However, the tier III mechanism establishes inter-departmental committees with representatives from concerned ministers. The constitution of this committee is purely given to the executive, including the chairman, who is an “Authorised Officer” not below the rank of joint secretary.
This committee, according to the concept of separation of powers, cannot be granted the power to adjudicate over complaints regarding the content of OTT, publisher of news or even intermediaries.
Leaving the interpretation of terms in the act, such as “public order”, “insulting”, “inconsistent”, to the executive might lead to absurd interpretations, even with benevolent intentions. Even if the exercise is effective, the adjudication of disputes is a core function of the judiciary, not the executive.
The Rules mandate the appointment of a grievance redressal officer (Rule 10) at level I of the self-regulating mechanism. At Level II, the entities have to constitute an association and then form a self-regulating body; both will be registered. One of the concerns this raises, apart from the cumbersome structure, is the financial burden, especially on platforms that promote independent journalism.
Another flaw is that the tier-III committee of bureaucrats has been given the power to regulate OTT, intermediaries and the media. Publishers of news, in print and online, are already governed by the Press Council of India.
What Can Be Done Now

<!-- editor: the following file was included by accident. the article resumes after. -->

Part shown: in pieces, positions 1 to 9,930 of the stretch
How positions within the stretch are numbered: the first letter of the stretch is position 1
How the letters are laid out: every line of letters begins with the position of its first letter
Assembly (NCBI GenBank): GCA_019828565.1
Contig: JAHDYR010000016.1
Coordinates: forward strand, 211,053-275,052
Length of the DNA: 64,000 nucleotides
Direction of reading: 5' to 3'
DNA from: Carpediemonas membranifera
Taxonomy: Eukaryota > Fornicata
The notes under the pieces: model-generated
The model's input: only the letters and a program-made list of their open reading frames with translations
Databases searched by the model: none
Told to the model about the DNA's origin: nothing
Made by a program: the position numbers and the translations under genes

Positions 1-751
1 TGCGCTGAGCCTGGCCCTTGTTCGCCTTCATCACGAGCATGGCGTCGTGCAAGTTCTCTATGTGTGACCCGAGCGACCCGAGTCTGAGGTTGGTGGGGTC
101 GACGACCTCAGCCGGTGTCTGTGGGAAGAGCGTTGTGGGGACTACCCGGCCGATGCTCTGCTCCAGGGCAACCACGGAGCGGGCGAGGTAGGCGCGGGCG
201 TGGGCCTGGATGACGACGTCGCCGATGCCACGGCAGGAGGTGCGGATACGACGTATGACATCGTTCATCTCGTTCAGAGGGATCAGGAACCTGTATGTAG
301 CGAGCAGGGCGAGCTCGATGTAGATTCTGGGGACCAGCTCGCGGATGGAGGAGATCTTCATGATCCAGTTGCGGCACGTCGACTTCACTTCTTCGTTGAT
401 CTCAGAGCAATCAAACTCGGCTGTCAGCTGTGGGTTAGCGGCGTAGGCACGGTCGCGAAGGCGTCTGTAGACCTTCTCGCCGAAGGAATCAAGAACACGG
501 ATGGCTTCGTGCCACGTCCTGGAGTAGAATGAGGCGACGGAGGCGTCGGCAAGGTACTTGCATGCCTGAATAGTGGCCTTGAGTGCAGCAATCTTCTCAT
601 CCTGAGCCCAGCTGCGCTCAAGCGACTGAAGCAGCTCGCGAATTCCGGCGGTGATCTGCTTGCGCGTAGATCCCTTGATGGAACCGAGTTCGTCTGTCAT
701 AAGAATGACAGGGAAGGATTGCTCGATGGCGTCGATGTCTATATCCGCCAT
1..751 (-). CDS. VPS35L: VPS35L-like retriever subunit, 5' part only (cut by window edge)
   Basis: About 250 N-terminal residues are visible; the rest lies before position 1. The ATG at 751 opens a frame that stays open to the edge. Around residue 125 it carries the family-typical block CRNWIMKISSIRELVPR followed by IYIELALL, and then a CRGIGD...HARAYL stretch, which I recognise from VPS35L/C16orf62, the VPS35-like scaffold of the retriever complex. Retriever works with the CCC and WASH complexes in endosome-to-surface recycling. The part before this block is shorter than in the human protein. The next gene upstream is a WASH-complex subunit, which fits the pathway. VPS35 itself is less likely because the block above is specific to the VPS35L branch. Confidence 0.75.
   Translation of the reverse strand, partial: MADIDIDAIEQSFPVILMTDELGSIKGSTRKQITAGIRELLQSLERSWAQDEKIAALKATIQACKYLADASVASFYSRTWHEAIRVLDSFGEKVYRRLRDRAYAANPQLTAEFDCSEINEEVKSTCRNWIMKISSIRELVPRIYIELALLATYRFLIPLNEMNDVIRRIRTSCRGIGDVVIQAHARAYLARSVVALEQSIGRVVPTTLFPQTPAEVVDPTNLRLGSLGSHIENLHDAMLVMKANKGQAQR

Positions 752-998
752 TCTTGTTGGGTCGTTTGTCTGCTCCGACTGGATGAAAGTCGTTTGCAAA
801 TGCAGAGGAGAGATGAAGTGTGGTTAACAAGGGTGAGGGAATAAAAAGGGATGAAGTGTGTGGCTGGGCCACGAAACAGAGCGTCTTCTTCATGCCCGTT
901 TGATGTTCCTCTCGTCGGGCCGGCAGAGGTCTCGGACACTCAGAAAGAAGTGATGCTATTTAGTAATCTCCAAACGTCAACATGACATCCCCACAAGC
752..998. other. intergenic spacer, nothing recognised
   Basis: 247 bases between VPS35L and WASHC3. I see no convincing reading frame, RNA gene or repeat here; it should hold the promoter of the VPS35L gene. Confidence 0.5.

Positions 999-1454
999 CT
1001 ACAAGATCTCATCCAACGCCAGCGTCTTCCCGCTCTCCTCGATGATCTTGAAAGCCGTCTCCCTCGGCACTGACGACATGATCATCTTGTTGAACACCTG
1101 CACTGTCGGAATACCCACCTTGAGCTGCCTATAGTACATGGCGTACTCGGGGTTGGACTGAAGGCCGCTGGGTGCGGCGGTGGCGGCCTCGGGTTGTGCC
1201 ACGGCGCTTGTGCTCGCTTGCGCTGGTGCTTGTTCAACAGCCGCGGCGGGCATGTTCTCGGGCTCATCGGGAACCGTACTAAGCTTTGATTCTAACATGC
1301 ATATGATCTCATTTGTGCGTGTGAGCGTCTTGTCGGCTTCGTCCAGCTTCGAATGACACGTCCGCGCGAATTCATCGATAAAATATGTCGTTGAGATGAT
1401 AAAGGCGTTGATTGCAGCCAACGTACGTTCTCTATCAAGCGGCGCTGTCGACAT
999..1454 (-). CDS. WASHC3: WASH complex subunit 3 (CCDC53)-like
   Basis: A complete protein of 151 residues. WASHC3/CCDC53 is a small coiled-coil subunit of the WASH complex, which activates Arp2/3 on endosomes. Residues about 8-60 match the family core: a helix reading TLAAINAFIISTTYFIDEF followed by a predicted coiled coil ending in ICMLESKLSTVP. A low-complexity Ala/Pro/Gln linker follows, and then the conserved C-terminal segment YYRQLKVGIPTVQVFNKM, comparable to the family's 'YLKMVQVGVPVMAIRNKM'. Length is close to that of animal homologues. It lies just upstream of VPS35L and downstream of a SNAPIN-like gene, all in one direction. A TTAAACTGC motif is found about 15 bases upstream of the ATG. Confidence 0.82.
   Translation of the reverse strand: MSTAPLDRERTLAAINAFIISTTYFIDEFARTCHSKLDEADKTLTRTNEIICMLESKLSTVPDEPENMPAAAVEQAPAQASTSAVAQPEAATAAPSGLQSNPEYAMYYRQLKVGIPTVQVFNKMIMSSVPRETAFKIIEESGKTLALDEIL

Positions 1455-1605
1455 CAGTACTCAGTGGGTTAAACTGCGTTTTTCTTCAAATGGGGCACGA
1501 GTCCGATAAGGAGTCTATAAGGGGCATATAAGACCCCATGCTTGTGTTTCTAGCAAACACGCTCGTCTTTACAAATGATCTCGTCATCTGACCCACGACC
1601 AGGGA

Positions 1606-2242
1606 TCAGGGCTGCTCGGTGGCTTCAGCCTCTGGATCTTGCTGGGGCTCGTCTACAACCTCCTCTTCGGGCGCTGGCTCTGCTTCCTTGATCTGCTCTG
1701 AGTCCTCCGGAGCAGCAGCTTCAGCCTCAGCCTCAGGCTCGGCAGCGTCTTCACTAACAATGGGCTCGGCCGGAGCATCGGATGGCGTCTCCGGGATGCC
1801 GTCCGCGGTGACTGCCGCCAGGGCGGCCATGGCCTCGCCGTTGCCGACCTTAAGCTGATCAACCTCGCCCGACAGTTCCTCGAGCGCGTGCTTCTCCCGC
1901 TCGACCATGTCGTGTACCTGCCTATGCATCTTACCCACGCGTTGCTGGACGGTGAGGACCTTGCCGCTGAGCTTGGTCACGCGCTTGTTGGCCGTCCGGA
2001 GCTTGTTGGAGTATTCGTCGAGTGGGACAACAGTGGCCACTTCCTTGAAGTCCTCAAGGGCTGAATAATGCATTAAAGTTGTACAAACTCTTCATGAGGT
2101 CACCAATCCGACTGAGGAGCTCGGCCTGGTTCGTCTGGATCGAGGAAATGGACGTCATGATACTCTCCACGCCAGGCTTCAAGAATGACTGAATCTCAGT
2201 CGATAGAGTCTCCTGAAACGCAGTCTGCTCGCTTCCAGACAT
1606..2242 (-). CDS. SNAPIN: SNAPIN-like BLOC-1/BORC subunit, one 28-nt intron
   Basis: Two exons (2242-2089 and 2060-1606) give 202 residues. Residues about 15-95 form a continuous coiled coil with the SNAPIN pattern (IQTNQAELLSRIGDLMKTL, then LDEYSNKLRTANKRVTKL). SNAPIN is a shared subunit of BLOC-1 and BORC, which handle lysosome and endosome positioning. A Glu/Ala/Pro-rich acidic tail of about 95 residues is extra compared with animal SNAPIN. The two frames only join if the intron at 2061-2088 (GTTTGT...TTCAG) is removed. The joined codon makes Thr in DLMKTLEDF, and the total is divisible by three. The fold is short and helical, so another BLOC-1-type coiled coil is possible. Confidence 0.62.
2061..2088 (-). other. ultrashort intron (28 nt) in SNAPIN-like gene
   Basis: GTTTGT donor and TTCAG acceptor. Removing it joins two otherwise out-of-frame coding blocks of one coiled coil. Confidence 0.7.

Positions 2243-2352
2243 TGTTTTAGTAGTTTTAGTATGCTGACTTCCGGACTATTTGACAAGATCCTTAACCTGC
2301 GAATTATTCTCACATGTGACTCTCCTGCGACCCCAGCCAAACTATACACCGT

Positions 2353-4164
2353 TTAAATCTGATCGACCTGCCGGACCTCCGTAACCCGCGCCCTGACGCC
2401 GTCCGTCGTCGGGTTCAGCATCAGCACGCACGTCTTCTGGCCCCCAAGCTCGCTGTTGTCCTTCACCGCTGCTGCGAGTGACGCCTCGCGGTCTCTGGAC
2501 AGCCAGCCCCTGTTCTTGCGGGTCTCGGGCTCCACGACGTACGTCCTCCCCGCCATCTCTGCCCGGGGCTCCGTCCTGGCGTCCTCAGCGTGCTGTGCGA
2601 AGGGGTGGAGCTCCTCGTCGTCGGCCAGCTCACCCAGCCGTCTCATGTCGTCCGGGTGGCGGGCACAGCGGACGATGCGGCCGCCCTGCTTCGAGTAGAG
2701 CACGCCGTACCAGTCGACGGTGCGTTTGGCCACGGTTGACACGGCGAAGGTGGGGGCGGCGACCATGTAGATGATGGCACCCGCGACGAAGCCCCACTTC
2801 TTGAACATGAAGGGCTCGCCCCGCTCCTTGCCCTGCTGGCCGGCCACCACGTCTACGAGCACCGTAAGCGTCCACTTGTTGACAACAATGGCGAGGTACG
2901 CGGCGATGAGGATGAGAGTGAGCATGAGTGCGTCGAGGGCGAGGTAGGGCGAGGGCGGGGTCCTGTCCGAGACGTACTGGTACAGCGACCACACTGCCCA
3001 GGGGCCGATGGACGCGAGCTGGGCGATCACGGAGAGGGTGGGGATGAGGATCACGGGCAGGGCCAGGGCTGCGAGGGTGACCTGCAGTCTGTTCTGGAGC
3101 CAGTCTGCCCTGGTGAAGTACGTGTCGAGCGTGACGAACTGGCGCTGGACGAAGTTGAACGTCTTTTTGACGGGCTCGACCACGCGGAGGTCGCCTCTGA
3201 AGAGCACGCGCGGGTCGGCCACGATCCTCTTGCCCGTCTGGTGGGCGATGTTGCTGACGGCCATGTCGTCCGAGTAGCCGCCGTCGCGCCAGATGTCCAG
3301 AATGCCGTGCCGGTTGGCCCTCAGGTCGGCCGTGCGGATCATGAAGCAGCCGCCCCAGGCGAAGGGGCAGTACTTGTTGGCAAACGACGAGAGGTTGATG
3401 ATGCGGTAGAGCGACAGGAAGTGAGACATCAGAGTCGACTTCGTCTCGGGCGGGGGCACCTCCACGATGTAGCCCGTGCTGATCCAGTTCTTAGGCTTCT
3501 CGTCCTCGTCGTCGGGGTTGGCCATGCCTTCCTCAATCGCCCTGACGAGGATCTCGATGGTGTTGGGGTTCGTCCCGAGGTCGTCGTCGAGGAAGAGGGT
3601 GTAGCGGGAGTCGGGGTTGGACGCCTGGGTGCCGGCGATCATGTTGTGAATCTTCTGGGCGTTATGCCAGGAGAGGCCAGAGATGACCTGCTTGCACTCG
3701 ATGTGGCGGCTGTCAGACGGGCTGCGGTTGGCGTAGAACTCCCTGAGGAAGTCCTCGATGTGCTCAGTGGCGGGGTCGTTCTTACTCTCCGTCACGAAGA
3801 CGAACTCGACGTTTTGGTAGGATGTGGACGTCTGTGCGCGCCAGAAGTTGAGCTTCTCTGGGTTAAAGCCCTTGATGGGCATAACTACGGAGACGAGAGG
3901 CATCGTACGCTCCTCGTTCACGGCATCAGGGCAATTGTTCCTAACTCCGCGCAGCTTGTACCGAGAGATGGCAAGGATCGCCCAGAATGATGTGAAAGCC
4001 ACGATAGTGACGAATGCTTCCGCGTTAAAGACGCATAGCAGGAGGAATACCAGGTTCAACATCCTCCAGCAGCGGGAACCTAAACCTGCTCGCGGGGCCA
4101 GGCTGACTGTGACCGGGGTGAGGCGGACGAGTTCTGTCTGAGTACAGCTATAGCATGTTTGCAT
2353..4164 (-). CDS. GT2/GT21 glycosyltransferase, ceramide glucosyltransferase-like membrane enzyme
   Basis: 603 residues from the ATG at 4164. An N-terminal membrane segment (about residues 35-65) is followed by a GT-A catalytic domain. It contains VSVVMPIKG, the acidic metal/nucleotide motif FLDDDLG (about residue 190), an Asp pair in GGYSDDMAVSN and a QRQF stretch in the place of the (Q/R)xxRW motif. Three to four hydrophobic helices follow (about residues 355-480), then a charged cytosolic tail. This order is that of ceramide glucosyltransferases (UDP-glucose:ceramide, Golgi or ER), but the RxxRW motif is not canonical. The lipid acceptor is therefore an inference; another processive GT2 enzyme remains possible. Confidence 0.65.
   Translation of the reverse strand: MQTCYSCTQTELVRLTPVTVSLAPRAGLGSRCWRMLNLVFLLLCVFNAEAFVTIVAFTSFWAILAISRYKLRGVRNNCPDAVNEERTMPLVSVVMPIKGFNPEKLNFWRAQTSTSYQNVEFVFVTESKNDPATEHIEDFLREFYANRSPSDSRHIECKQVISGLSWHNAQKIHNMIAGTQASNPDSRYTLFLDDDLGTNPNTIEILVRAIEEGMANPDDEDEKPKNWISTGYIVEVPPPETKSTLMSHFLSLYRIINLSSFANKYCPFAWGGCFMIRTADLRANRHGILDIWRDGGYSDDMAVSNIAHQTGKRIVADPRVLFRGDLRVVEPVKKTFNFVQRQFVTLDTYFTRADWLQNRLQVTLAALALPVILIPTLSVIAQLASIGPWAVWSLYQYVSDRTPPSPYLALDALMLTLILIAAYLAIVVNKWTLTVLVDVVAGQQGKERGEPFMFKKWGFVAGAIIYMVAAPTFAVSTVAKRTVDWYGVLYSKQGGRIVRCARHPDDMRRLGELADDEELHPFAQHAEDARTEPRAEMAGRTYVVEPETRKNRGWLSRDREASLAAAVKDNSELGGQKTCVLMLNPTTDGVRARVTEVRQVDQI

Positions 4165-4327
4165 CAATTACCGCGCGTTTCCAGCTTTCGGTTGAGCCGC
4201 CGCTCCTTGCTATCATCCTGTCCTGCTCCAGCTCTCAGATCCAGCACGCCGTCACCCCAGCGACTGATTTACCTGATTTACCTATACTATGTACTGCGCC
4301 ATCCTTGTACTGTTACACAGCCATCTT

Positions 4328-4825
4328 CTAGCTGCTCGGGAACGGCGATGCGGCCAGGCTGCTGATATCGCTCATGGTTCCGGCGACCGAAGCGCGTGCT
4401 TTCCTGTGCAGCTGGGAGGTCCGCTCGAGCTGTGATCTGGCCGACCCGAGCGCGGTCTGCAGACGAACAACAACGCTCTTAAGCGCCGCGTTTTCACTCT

It may be argued (here and here) that regulation is necessary. If so, the question is not whether to regulate but how to regulate. Apart from the fact that an enabling law, presented to Parliament, is required to regulate OTT platforms and digital media, not the IT Act, the slippery slopes, ambiguities and concentration of power in the executive must be addressed to maintain India’s democratic character.
Regulatory measures could be borrowed from the United Kingdom’s Ofcom which regulates telecommunication, broadcasting, radio, mobile phones and other devices that run on airwaves.
Ofcom is paid and funded by the companies it regulates and functions independent of the government. It has monthly meetings and its workings are transparent to the public, uploading as it does the minutes of each meeting on its website.
A feature of deliberative democracy is not just that rules bind the state and subject alike but also that the state and the subject get an equal say in the formation of those rules. The government should have consulted the stakeholders to effectively lay down regulations and not take over independent journalism, freedom of thought, creative thinking and the principles of democracy as a whole.
(Prakhar Raghuvanshi is a third-year law student at the National Law University, Jodhpur.)